Kate DiCamillo takes us on an extraordinary journey, from the depths of the ocean to the net of a fisherman, from the top of a garbage heap to the fireside of a hoboes' camp, from the bedside of an ailing child to the bustling streets of Memphis. And along the way, we are shown a true miracle — that even a heart of the most breakable kind can learn to love, to lose, and to love again.

11. The Wizard of Oz by L. Frank Baum

I confess, I hadn't read the book until I read it with my kids.  I had seen the movie of course, and boy were we short changed!! The book is totally different.  All the characters were there, but Hollywood really sucked the beautiful message, meaning and depth right out of it and replaced it with glitter and technicolor and the shallowness of a puddle.  The soundtrack was good though - I'll concede that.  It's a good movie, but it differs from the book so much that I may have the only two kids on the planet who hate the movie.  Don't even ask them about it because they go off on a tirade. (I have no idea how they got so opinionated.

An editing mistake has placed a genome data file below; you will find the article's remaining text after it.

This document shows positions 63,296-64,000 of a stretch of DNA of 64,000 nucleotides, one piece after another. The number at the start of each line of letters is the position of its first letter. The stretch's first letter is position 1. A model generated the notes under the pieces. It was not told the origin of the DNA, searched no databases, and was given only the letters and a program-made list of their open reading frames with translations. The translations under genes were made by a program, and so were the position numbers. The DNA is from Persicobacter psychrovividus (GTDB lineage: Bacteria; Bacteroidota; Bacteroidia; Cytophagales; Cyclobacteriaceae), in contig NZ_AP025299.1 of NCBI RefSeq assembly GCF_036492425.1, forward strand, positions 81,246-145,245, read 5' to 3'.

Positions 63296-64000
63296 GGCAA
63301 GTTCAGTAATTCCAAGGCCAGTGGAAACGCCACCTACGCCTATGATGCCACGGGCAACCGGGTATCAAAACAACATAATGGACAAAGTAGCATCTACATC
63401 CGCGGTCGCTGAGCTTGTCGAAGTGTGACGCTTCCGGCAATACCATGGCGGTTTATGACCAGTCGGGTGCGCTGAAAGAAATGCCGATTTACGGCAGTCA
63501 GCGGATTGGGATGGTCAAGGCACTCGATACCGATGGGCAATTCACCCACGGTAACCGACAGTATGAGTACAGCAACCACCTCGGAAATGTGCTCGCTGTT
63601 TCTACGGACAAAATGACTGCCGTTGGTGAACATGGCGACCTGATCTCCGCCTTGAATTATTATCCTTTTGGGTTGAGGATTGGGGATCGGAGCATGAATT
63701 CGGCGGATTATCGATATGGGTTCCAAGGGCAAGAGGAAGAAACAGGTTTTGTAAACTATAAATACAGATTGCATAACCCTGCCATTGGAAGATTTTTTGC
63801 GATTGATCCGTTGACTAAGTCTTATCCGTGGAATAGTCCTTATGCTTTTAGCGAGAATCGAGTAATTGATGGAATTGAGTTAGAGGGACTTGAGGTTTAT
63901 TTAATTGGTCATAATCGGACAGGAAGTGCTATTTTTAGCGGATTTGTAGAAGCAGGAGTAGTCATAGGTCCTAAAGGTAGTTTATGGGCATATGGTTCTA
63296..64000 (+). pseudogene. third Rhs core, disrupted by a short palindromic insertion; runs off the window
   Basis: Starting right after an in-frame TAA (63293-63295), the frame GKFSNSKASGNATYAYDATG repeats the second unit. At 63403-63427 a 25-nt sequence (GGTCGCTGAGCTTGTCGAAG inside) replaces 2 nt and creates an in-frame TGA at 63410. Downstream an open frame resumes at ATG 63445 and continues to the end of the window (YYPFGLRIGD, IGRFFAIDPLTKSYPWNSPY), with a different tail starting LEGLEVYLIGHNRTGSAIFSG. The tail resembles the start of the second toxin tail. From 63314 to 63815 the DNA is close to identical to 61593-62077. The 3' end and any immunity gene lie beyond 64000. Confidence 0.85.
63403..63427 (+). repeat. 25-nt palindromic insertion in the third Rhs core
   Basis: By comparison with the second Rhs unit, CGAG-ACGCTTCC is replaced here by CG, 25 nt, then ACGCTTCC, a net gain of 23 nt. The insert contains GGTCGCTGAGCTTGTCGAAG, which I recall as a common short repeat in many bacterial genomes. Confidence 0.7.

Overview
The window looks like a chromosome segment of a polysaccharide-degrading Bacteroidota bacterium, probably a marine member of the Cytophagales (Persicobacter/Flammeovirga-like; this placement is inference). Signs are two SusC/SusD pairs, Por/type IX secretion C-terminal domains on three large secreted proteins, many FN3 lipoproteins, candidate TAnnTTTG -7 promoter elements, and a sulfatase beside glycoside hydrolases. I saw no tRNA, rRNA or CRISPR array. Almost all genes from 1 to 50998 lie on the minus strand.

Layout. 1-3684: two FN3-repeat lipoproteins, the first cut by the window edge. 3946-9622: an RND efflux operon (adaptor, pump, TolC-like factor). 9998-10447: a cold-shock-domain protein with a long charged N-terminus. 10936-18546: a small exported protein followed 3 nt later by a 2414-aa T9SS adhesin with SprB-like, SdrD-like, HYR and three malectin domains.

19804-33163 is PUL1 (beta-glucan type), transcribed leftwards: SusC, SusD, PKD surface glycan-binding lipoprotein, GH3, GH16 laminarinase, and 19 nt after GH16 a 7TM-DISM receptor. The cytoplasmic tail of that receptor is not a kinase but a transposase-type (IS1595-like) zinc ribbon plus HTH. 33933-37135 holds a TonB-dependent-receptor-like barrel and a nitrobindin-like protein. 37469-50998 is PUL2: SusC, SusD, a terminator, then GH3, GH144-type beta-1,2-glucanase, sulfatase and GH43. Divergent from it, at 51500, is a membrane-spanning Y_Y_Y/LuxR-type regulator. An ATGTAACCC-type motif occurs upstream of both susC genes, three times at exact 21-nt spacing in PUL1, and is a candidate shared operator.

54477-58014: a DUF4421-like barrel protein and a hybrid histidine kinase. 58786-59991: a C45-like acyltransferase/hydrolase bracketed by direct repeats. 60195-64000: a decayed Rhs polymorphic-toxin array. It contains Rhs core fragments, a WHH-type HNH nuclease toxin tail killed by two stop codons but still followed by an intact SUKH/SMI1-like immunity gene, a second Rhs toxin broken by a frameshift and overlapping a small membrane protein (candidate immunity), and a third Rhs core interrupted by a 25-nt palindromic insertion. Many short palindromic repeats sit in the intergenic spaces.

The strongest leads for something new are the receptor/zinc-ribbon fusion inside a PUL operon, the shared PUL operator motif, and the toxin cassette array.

😇 ) So it you want to enjoy the movie with your kids, then watch the movie first, then read the book.  This is probably the only time you will get this advice from me. 

12. A Wrinkle in Time by Madeleine L'Engle

This may be the best book ever or tied with Phantom Tollbooth for me.  I can't imagine anyone not loving this.  Maybe save it until your youngest is at least 7, but can be enjoyed through Middle School.  The main characters range in age from 5 to 13, but the 5 year old isn't your "typical" 5 year old.  This is a great read to introduce your child to the Science Fiction genre.